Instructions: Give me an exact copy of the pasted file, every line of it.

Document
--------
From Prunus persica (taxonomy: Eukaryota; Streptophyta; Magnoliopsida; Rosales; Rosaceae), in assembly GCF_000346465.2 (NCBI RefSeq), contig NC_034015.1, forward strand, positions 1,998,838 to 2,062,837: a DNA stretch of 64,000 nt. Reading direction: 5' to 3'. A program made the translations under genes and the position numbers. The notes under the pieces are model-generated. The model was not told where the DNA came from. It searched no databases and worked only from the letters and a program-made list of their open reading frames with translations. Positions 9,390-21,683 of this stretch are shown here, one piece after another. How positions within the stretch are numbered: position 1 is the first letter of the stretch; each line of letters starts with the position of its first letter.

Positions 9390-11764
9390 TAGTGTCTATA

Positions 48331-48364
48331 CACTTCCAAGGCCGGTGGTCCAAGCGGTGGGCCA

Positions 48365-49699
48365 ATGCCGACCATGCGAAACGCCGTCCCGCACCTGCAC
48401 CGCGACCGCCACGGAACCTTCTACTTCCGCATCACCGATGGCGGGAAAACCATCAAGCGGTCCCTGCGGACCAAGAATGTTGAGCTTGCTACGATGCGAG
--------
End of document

From Prunus persica (taxonomy: Eukaryota; Streptophyta; Magnoliopsida; Rosales; Rosaceae), in assembly GCF_000346465.2 (NCBI RefSeq), contig NC_034015.1, forward strand, positions 1,998,838 to 2,062,837: a DNA stretch of 64,000 nt. Reading direction: 5' to 3'. A program made the translations under genes and the position numbers. The notes under the pieces are model-generated. The model was not told where the DNA came from. It searched no databases and worked only from the letters and a program-made list of their open reading frames with translations. Positions 9,390-21,683 of this stretch are shown here, one piece after another. How positions within the stretch are numbered: position 1 is the first letter of the stretch; each line of letters starts with the position of its first letter.

Positions 9390-11764
9390 TAGTGTCTATA

Positions 48331-48364
48331 CACTTCCAAGGCCGGTGGTCCAAGCGGTGGGCCA

Positions 48365-49699
48365 ATGCCGACCATGCGAAACGCCGTCCCGCACCTGCAC
48401 CGCGACCGCCACGGAACCTTCTACTTCCGCATCACCGATGGCGGGAAAACCATCAAGCGGTCCCTGCGGACCAAGAATGTTGAGCTTGCTACGATGCGAG